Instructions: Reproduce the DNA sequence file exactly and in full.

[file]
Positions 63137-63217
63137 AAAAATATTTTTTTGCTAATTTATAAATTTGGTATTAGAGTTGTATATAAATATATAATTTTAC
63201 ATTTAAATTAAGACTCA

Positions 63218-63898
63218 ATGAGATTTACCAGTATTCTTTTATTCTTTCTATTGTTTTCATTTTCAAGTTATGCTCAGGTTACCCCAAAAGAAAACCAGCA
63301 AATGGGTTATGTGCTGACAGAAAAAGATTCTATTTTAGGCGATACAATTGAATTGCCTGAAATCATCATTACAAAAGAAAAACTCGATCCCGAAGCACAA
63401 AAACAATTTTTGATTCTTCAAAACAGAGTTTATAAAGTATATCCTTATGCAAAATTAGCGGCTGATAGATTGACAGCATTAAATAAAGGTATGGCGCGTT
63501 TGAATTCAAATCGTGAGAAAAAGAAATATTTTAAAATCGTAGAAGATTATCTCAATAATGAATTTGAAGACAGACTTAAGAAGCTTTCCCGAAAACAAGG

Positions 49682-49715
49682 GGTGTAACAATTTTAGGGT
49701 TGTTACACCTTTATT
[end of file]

Positions 63137-63217
63137 AAAAATATTTTTTTGCTAATTTATAAATTTGGTATTAGAGTTGTATATAAATATATAATTTTAC
63201 ATTTAAATTAAGACTCA

Positions 63218-63898
63218 ATGAGATTTACCAGTATTCTTTTATTCTTTCTATTGTTTTCATTTTCAAGTTATGCTCAGGTTACCCCAAAAGAAAACCAGCA
63301 AATGGGTTATGTGCTGACAGAAAAAGATTCTATTTTAGGCGATACAATTGAATTGCCTGAAATCATCATTACAAAAGAAAAACTCGATCCCGAAGCACAA
63401 AAACAATTTTTGATTCTTCAAAACAGAGTTTATAAAGTATATCCTTATGCAAAATTAGCGGCTGATAGATTGACAGCATTAAATAAAGGTATGGCGCGTT
63501 TGAATTCAAATCGTGAGAAAAAGAAATATTTTAAAATCGTAGAAGATTATCTCAATAATGAATTTGAAGACAGACTTAAGAAGCTTTCCCGAAAACAAGG

Positions 49682-49715
49682 GGTGTAACAATTTTAGGGT
49701 TGTTACACCTTTATT